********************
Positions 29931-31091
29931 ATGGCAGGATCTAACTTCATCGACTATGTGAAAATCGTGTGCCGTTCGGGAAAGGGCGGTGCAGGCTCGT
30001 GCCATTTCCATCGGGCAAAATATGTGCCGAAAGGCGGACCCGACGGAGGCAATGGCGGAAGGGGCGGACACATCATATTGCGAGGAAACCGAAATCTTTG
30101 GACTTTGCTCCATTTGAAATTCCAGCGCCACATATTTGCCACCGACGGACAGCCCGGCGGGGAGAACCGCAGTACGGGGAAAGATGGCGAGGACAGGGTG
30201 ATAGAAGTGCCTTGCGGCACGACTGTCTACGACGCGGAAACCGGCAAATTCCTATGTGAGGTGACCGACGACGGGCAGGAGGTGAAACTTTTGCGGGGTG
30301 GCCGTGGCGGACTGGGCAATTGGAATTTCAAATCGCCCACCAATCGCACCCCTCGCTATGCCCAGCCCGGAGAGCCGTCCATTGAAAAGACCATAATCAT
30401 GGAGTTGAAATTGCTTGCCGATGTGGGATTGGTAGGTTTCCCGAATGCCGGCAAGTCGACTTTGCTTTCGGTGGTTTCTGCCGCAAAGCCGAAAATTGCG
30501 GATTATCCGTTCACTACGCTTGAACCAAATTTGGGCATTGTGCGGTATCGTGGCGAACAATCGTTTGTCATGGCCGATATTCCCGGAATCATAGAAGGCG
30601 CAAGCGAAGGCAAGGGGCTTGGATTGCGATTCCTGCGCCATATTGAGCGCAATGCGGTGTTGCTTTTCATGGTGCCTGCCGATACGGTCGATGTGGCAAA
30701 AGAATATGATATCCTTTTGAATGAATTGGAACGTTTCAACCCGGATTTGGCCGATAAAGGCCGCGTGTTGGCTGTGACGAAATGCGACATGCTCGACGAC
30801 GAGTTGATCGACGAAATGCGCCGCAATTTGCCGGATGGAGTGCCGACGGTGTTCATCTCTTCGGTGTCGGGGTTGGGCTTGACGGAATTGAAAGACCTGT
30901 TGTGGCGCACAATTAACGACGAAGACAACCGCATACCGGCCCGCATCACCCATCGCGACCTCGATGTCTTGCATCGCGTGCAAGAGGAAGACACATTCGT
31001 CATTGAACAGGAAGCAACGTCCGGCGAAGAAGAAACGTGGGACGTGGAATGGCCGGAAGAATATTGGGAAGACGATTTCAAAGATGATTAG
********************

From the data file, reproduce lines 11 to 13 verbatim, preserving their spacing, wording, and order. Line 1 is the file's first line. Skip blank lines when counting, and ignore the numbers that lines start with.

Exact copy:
30801 GAGTTGATCGACGAAATGCGCCGCAATTTGCCGGATGGAGTGCCGACGGTGTTCATCTCTTCGGTGTCGGGGTTGGGCTTGACGGAATTGAAAGACCTGT
30901 TGTGGCGCACAATTAACGACGAAGACAACCGCATACCGGCCCGCATCACCCATCGCGACCTCGATGTCTTGCATCGCGTGCAAGAGGAAGACACATTCGT
31001 CATTGAACAGGAAGCAACGTCCGGCGAAGAAGAAACGTGGGACGTGGAATGGCCGGAAGAATATTGGGAAGACGATTTCAAAGATGATTAG